🍦 Ben & Jerry’s board of directors rebuked its corporate parent’s sale of its Israeli ice-cream business to a local who plans to continue operations in West Bank settlements. The board told customers they “should not be confused” into buying the ice cream there. (Haaretz)
🥩 Romania passed a law that recognizes and gives specific protection to the kosher ritual slaughter of animals, which local rabbis called a “landmark” example for other countries. Last year, a European court upheld a ban on both the Muslim and Jewish methods of animal slaughter in two Belgian states. (JTA)
✝️ A Catholic school may seem an unlikely home for what may be the largest depositories dedicated to the Jewish history of the Bronx. But decades worth of archival documents and artifacts from the local Jewish community are indeed at Fordham University, thanks to its Jewish studies department. (NY Jewish Week)
🎵 The nominees for the 2023 Grammy Awards, announced on Tuesday, include prominent Jewish names from pop, rap and classical music. Oh, and also Mel Brooks, 96, for the narration of his audiobook, “All About Me!: My Remarkable Life in Show Business.” (JTA)
Shiva call ➤ Ellen Levine, the first female editor of Good Housekeeping, who later partnered with Oprah Winfrey to launch a magazine, died at 79. Winfrey’s nickname for her was “Queen Levine.”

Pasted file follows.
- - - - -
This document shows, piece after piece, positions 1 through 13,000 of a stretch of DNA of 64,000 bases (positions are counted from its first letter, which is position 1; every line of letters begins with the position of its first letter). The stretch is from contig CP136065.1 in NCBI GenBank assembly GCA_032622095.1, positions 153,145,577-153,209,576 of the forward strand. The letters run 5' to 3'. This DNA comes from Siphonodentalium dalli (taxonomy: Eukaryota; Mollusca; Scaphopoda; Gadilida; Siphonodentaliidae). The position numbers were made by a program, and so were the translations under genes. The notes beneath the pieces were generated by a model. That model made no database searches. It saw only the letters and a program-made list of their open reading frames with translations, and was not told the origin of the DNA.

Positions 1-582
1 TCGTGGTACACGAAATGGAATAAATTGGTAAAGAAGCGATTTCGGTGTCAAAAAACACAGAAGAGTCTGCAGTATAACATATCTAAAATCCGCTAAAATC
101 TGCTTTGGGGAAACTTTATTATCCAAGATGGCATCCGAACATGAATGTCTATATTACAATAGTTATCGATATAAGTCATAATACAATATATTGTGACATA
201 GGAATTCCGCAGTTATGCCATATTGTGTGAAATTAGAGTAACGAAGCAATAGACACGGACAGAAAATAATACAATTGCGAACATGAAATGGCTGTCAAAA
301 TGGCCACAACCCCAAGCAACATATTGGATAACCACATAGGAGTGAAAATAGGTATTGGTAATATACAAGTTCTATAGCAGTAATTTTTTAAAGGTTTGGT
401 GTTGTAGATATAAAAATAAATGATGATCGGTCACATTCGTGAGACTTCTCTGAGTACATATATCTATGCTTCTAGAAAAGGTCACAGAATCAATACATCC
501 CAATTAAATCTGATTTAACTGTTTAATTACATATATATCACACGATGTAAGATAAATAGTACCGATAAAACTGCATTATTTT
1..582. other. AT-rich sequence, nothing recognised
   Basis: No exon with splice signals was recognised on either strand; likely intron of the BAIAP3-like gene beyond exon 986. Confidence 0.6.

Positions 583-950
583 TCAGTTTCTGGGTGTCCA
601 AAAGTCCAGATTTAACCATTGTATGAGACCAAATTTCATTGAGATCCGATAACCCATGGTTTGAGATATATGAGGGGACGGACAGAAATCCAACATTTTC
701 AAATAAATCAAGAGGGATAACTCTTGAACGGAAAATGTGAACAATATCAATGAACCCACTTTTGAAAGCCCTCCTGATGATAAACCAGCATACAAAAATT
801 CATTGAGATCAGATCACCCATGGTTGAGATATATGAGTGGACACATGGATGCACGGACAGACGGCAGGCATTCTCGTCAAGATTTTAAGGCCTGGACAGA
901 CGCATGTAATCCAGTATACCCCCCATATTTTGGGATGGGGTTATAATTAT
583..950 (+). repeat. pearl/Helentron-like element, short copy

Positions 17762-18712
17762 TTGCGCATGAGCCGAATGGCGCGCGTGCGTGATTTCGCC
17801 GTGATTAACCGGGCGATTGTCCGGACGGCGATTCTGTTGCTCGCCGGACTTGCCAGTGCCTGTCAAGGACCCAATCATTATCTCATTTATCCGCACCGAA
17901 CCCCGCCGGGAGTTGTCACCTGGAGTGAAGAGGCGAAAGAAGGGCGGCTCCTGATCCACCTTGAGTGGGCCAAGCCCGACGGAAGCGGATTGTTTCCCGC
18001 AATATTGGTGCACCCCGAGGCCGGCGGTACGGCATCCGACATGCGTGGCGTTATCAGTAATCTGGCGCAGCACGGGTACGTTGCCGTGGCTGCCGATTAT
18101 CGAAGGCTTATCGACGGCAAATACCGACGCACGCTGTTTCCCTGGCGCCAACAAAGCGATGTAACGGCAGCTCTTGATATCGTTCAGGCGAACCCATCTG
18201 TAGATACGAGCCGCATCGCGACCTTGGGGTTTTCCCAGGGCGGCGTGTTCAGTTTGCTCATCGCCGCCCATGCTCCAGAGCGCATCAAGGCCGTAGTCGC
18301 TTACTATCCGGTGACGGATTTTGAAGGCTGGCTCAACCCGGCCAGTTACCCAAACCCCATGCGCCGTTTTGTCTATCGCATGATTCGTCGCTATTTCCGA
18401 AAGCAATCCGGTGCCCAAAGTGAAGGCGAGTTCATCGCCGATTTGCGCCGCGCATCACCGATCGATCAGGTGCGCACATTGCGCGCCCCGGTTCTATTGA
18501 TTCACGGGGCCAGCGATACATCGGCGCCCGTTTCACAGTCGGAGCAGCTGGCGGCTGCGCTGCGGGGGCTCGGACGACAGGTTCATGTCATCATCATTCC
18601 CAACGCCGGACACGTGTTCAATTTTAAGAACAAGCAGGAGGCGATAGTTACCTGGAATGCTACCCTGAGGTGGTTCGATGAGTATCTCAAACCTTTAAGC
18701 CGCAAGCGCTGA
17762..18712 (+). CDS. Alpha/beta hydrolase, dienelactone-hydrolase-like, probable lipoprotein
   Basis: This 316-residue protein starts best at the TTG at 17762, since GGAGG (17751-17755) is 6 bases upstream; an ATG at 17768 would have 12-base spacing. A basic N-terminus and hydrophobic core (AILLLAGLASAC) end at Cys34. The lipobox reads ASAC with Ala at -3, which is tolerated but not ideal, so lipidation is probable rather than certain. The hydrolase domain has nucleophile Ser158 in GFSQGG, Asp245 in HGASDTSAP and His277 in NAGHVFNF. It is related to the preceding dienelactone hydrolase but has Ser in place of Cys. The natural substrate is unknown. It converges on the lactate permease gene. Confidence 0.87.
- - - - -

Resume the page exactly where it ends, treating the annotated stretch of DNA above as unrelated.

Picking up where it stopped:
What else we’re reading ➤ Religious groups with immigrant members grew fastest over past decade …. Israeli scientists find running reduces the chance of some cancers by 72% … How this Jewish refugee became Times Square’s queen of porn.
Actress Mary Martin in a publicity photo for the 1959 Broadway musical ‘The Sound of Music.’ (Wikimedia)
On this day in history (1959): “The Sound of Music” premiered at New York’s Lunt Fontanne Theater. The musical, which chronicled life in Austria during the rise of Nazism, ran for 1,443 performances on Broadway, closing in 1963; two years later, the film version was released. The show’s creators, Richard Rodgers and Oscar Hammerstein, revolutionized Broadway: One writer they worked with memorably said he believed the pair “could make a great musical out of three pages of the Bronx telephone directory.”
Last year on this day, our colleagues at JTA reported that, after a public outcry, a Lithunian city halted construction of a bike path near a Holocaust mass grave.
In honor of National Indiana Day, check out these eight Jewish facts about the Hoosier State.